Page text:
Output (writing and speaking) has an important role to play in courses centered on comprehensible input. learn more about its role here!

Output

One common question that I was asked in my sessions at iFLT '14 was, "I thought that our goal is to provide students with comprehensible input...so why do so many of these activities contain output?" Great question! Is output bad? No comprehension based teacher thinks that output is bad. Output is a good thing and one of the end … Continue reading Output

CCSS Aligned L2 Reading Comprehension Questions

About two months ago, I wrote a post explaining how second language teachers can use the Common Core Anchor Standards for Reading to give depth to their reading assessments and challenge students to think critically in the target language. Read it here. Understandably, some readers were left wondering what an assessment composed of CCSS Aligned questions … Continue reading CCSS Aligned L2 Reading Comprehension Questions

Quick comprehension checks that you can use in language classrooms to ensure that students are picking up what you're putting down

Comprehension Checks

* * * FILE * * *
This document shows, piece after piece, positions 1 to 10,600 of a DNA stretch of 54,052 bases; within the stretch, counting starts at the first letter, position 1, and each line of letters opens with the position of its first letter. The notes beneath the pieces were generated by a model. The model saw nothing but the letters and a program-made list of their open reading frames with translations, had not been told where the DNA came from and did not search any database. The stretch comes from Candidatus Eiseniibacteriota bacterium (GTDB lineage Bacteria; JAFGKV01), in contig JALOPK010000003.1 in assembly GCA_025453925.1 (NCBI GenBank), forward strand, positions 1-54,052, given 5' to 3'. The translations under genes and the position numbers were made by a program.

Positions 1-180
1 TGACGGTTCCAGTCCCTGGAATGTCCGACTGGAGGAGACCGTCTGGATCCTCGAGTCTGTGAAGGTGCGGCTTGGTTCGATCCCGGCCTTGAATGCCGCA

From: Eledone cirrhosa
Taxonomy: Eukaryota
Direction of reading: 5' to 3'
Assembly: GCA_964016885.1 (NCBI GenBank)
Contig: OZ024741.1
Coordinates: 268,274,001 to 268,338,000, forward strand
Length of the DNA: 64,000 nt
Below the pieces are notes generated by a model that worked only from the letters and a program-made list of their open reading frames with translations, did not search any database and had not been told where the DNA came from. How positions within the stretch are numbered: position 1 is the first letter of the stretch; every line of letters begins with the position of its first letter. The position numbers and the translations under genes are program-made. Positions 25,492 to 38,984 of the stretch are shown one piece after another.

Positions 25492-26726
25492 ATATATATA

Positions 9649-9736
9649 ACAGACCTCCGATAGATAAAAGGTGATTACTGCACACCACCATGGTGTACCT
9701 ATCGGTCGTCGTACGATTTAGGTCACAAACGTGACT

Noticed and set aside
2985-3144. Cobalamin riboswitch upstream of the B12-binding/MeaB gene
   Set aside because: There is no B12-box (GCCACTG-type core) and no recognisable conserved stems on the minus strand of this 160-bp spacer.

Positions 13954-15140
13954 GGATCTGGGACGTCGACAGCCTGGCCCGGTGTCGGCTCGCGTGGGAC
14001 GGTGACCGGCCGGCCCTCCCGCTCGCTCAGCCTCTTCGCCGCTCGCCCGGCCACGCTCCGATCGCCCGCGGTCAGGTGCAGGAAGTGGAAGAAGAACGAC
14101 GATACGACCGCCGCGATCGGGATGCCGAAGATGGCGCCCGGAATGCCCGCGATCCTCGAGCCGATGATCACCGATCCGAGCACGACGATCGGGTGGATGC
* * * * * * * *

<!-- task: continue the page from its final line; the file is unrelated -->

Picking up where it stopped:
Note: Much of my knowledge about comprehension checks has come from Betsy Paskvan, a Japanese teacher here in Anchorage, AK. Betsy has presented many times on checking for comprehension at state and national language conferences (she'll be at NTPRS this summer), and she often travels to other school districts to offer them professional development on comprehension checks … Continue reading Comprehension Checks

REALLY assess reading comprehension

Scott Benedict is the king of assessment, so if you have never before pondered accurate assessment, standards-based assessment, etc., you should probably hop on over to his site, Teach for June, and spend the next few weeks there before you come back and finish reading this post. If you have already reached the conclusion that it … Continue reading REALLY assess reading comprehension

What did I say?

A good teacher is always looking for ways to vary his or her assessments. Administering varied assessment types allows for differences in student strengths and weaknesses and provides novelty. Novelty is important because it makes the assessment feel less like an exam and more like an activity, which reduces anxiety and lowers the affective filter, … Continue reading What did I say?